“We don’t forget about physics, but we simply use it as a stepping stone towards the final simulation, and then you can scale and be much more realistic much faster,” said Urtasun.
Using AI to stress test the Waabi Driver
Most AV companies understand that part of the beauty of simulation is that you can create scenarios for the software stack that haven’t been recorded during real-life driving, which helps test the system against edge cases.
The industry standard so far still revolves around simulation teams finding a small set of scenarios that they observed in the real world or thought up in their minds and creating variations of them by varying the speed, acceleration, geography and starting conditions. This process is often done manually.
Waabi World uses AI to automatically generate those scenarios in a closed-loop simulation (meaning it’s reactive), and it chooses scenarios to test the Waabi Driver against by observing how the driver behaves in the world and understanding where the failures of the system are.
“Waabi World can generate scenarios that have a high probability of making the Waabi Driver fail,” said Urtasun. “So when the autonomy system is very good, you’re going to need millions and billions of scenarios in order for you to see a problem or mistake that this self-driving system might make. It becomes like finding a needle in the haystack.”
Learning in real time, like a human
Often in the AV industry, when a system is being tested, either in simulation or on the road, it’s not learning at the same time. The brain, or software stack, doesn’t evolve until it’s been updated with a new version of software, which has been tweaked by engineers after recording what sorts of mistakes the driver made and figuring out how to avoid them.
Waabi World has the ability to teach the Waabi Driver to drive automatically just by experiencing the simulations, Urtasun said.
“As the Waabi Driver is experiencing the world, Waabi World can tell the driver what mistakes it’s making, and then that driver can take the information and instantaneously update its brain to actually better handle the situations. That way you can continuously and automatically improve your software stack.”
This is similar to how humans learn, Urtasun said. We don’t wait for data to be collected and sent back to the servers, and then for engineers to decide which pieces they want to use for learning and update our brains. Rather, we experience something and instantaneously our brain rewires to be able to handle the situation better.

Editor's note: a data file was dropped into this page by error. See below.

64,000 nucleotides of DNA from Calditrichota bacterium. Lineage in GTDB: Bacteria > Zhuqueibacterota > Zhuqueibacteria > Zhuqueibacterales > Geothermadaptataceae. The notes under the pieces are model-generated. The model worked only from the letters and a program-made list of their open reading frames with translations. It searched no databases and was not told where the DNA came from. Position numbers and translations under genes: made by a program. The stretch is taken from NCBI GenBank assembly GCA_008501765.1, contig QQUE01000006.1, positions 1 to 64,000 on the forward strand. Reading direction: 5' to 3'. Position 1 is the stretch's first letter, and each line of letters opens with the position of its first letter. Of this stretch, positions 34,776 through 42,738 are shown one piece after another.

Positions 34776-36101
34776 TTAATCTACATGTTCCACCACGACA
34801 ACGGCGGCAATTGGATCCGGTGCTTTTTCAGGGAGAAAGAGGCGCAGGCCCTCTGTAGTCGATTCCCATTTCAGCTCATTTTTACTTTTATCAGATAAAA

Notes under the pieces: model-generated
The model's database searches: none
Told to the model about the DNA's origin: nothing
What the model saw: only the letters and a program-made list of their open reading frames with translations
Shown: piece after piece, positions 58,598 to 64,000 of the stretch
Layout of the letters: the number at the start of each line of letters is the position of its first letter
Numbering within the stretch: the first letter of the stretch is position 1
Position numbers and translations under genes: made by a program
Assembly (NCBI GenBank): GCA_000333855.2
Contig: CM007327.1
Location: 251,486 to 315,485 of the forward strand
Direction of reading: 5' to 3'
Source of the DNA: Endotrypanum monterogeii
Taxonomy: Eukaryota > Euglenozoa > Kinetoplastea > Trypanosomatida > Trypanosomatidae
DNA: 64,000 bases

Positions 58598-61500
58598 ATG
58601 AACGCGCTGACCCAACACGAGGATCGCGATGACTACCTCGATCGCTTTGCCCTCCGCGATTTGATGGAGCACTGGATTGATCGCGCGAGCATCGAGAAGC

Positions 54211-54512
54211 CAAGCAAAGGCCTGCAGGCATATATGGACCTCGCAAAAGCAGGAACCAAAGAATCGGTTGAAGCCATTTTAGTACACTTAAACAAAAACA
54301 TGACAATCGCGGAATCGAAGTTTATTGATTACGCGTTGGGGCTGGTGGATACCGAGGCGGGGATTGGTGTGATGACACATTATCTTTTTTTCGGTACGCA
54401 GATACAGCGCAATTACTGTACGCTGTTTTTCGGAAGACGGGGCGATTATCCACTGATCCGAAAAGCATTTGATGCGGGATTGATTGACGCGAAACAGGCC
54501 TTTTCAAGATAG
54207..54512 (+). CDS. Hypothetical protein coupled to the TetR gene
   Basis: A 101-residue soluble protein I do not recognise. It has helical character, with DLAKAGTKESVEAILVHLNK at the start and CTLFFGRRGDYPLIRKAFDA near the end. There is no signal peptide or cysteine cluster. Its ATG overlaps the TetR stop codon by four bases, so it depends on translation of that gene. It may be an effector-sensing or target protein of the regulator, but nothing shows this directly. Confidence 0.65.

When it comes to testing on the roads, however, Urtasun said Waabi will not allow its driver to learn while driving, even though it has the capability to do so, for safety reasons.
“Without having a full verification of those new changes, you might potentially be introducing something dangerous,” she said. “You need to know before you put software on the road if it passes all the safety tests first.”
Will we get to see the Waabi Driver in action?
Presumably. Urtasun would not admit to having tested self-driving trucks on public roads at all, although Waabi had to get its initial data sets from somewhere. Instead, she said there would be more news coming soon.
Other competitors in the trucking space are already forging ahead a path to commercialization. TuSimple recently completed its first driver-out pilot on public roads. Waymo Via, Waymo’s trucking and freight unit, has signed on J.B. Hunt as its first self-driving freight customer when it hits the market within, it expects, the next few years.
Waabi may be a little late to the game, but if Waabi World is everything Urtasun says it is, the company is coming in hot.
“I’m not worried about being late,” said Urtasun. “On the contrary, I think we have perfect timing. Our simulator is the next innovation the industry really needs, so we can go really fast, and then you will see that progress on the autonomy front, as well.”